SheevaPlug - 1 year later

A little over a year ago I purchased a SheevaPlug Development Kit to replace my aging server with something a bit more eco-friendly. Looking back, that didn't turn out to be as easy as I thought.

The main services that I was running of the plug (DNS,DHCP,NTP,Proxy) have been working just fine. Of course the problems were the little things. Irssi failed to run and for some reason the SD card that I was using would become unaccessible every ~45 days so I had to rethink my storage strategy.
As experimenting with the SD card took a lot of time as I needed to wait for over a month between every attempt, my old server still hasn't been removed. As it turns out, that wasn't such a bad thing.

Then came the day I wanted to upgrade the plug to the new Ubuntu release to see if that would resolve the software issues. That turns out to be impossible as Ubuntu changed the supported ARM versions so the only thing that can run on the plug is Jaunty (9.04) which will stop receiving updates very soon. So I'll have to take the plug offline and re-install using Debian.

This week however, the plug took itself offline, as the power supply had blown up:

(image taken from the forums as I didn't have a camera nearby, but mine looks exactly the same)

As it turns out, this is a very common problem. The sheevaplug forums are filled with pictures like this. The plug will either not power on at all, or the power led will just flash once every second. So many people have encountered this problem that the now have begun selling replacement power supplies. As mine was purchased from the US, which doesn't have the the EU 2yr warranty, I'll have to get a replacement PSU or construct one myself.

So now all services have been restarted on the old server (good old Dual P2, from back in the days when hardware was still reliable) and once I have the plug hooked up to a new power supply, I'll reinstall it using Debian and hopefully be able to move everything over to it. To be on the safe side, I might equip it with some speedholes to cool it down.

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Choosing an operating system for my desktop computer

My 7 year old desktop computer has finally died. After having replaced 2 disks, 3 power supplies, a VGA card, the USB ports, several fans and a monitor, its about time for this machine to retire. With its innards spilled onto floor and hooked up to multiple power supplies, its being kept alive long enough for me to copy all the important data over to my NAS.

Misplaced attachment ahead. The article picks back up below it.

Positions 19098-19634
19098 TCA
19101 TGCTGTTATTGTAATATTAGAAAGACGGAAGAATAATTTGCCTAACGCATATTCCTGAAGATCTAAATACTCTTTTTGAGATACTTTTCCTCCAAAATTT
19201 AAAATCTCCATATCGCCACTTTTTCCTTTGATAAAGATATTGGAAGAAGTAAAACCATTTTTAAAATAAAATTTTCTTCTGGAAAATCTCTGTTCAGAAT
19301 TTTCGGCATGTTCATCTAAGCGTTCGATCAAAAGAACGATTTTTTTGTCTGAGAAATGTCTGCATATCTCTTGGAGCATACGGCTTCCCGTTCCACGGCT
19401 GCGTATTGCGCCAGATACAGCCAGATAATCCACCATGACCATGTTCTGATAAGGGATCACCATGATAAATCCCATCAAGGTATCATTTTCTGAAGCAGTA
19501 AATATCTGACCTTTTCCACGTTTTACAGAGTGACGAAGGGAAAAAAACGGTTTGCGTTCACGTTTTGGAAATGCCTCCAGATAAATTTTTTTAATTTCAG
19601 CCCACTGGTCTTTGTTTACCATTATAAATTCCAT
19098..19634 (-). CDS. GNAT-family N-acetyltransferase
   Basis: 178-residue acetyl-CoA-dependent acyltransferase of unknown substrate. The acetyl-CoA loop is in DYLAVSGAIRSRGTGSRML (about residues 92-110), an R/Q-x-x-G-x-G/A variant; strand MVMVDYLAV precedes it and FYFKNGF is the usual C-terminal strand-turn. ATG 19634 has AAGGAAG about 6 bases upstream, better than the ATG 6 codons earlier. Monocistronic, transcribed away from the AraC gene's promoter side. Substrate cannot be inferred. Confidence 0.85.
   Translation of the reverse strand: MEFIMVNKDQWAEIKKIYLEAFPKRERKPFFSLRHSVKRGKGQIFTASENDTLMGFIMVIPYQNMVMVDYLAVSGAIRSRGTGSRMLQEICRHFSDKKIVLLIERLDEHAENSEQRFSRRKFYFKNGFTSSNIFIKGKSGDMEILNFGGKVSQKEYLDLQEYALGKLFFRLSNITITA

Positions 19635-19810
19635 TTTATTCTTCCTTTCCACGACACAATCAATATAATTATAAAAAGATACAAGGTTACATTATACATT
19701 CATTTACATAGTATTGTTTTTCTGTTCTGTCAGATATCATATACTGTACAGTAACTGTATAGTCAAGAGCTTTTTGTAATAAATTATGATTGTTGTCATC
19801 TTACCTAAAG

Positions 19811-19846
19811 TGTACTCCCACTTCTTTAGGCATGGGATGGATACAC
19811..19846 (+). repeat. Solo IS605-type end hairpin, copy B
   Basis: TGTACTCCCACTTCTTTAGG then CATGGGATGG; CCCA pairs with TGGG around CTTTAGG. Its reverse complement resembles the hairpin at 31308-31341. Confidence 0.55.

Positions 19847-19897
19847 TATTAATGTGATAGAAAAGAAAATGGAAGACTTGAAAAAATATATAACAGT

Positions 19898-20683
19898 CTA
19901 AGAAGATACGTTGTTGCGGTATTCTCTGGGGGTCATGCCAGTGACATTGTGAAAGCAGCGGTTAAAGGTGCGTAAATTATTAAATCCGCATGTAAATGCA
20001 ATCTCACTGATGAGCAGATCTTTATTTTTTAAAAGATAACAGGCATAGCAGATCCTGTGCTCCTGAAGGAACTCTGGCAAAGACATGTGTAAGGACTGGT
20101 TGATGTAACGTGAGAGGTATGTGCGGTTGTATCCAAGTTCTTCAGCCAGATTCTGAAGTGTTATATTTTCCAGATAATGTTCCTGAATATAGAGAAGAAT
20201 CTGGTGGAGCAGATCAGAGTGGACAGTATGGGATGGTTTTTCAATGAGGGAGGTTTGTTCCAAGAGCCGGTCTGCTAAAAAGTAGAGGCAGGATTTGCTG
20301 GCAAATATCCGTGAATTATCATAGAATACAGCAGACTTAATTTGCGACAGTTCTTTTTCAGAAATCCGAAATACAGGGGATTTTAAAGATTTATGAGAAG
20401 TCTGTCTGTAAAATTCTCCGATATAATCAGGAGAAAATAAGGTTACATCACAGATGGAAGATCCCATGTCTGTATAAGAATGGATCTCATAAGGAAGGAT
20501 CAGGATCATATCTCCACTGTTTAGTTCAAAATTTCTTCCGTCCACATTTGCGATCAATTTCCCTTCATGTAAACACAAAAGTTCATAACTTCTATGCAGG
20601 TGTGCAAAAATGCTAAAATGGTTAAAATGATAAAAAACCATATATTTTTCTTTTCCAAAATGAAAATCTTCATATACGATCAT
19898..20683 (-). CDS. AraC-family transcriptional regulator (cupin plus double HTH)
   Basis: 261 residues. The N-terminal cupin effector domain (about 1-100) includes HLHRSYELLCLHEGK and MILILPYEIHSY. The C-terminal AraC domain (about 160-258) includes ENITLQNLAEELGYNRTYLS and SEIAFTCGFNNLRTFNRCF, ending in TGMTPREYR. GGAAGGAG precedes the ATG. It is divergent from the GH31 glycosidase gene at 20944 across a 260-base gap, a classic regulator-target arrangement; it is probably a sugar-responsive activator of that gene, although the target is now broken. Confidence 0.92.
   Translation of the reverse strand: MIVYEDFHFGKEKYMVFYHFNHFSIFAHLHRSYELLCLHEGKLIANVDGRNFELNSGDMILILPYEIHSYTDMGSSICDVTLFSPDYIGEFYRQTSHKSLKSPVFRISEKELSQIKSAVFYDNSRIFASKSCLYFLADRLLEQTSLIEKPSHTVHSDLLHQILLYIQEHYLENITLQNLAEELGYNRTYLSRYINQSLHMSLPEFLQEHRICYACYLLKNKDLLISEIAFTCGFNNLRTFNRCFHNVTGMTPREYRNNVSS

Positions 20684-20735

I already looked around a bit and will probably reuse the case, power supply and some disks for the new machine. With a new gigabyte motherboard, core i7 CPU, plenty of RAM and an SSD for the operating system, it will probably be insanely fast compared to this one. But that brings me to the final choice, which operating system to use?

I have experience with most operating systems. My desktop has always been linux (first debian and later ubuntu), but I also own a macbook pro and use Windows at work. None of them are perfect, so choosing between them is pretty hard. Note that I can't really run OSX on the new hardware I plan to order, but I'll include it in the comparison as I could buy an iMac instead.

The most important functions for this machine are:

  • Running virtual machines (development environments & tests).
  • Surfing the interwebs.
  • Communication tools (IM/twitter/email/..).
  • Access shared data stored on the NAS via CIFS.
  • Connecting and disconnecting monitors while its running so that I can use one of them to watch TV.

So here is how I see the advantages and disadvantages of the different operating systems at this time:


  • My trusted desktop environment for years. I know what its good at and what its limitations are very well.
  • Easy shell scripting for bulk operations.
  • Lots of free applications, although not all of them are good.
  • Software updates for all applications, not just the OS.
  • Very easy software installation.
  • Has gotten pretty bloated over time. Definitely no longer the lean and mean OS it once used to be.
  • Inconsistent when it comes to accessing CIFS shares. Only certain applications can access files opened in the gnome explorer, for CLI tools you need to manually mount it again.
  • Very poor performance when accessing the CIFS share.
  • Support for multiple monitors and accelerated graphics in general is horrible.
  • The nightmare that is Audio.
  • Frequent upgrades required and every time something breaks.


  • good at dealing with CIFS file shares.
  • Easy use of multiple monitors.
  • Lots of applications and nowadays quite a lot of freeware as well. Most of the applications I use are cross-platform.
  • Not as easy to use scripting.
  • Its Microsoft and I'll have to listen to rant after rant about me selling my soul to the devil.
  • Main target for malware so I'll have to run an antivirus program which will affect performance.

Apple OSX

  • Pretty hardware and it has an Apple badge. Admit it, thats one of the main reasons they are bought.
  • Easy to use multiple monitors.
  • It can do scripting just like linux.
  • Lots of applications and several of them are quite user friendly. Even though I'm not a novice, I still appreciate a clean and simple user interface.
  • Its Apple, which as a company is far worse than Microsoft.